She was launched from berth No 6 and officially named Keewatin on July 6, 1907 and she headed to her fit out berth to be made ready for her voyage to Canada. On September 12, 1907 she commenced her sea trials, amazingly on the very same day as the SS Lusitania on the Clyde. With her trials being successful the SS Keewatin departed Scotland and sailed for Montreal Canada on September 14, 1907.

The SS Keewatin is seen here as built with a dark hull

Please Note: “Keewatin” is a word that originates from the Native North American Indian Cree language, meaning “Blizzard from the North.”

On October 1, she was officially registered in Montreal with the Canadian registration number 125985. However for her journey to her homeport she could not head there as she was, for she required a dramatic undertaking, for on October 5, whilst at the Davie Ship Yards at Quebec City, she was cut into two sections and secured, made fully fit for the journey.

Here we see the bow and forward half of the ship being towed toward her destination

Once she arrived, the two parts of the ship were joined together and she was a whole ship again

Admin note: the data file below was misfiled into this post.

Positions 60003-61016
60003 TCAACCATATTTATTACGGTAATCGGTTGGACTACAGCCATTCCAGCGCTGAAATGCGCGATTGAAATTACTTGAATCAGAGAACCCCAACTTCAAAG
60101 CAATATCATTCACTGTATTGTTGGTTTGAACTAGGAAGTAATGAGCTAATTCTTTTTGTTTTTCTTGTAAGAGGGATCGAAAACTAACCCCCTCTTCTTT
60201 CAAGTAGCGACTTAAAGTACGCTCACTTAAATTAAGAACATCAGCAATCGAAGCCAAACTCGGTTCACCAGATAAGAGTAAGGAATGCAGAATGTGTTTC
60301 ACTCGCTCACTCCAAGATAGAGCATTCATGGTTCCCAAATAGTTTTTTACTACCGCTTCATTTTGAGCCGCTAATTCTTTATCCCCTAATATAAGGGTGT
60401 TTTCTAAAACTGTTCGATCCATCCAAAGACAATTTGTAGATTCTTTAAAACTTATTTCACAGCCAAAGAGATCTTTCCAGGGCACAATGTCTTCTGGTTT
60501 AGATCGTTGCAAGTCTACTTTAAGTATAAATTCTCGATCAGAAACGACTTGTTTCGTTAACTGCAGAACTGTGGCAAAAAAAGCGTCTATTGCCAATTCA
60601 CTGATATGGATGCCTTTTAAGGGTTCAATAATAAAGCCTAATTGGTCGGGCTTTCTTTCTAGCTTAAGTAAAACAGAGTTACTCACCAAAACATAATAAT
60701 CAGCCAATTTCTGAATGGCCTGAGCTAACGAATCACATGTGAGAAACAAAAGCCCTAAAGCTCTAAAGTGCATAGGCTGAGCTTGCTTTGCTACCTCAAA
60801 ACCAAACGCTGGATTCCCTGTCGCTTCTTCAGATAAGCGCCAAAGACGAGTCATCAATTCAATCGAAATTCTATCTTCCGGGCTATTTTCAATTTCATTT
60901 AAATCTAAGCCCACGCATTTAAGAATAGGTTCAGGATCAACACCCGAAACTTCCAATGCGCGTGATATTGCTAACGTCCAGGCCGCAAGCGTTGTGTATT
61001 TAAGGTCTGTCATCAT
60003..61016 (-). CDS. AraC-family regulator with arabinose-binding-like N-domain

She was towed up the St Lawrence, across Lake Ontario, through the Welland Canal to Buffalo whilst she was in the two parts and this journey took from October 10 to 15, 1907. But it would be almost a year later the SS Keewatin was ready to commence regular sailing, thus on October 7, 1908 she departed on her first regular voyage from Owen Sound to Fort William and these seasonal return voyages continued, until when she began operating from the new deep-water port at Port McNicoll on May 1, 1912.

The SS Keewatin is seen on a postcard as built and she was the known as the

“Edwardian Schooner” because she had three wooden masts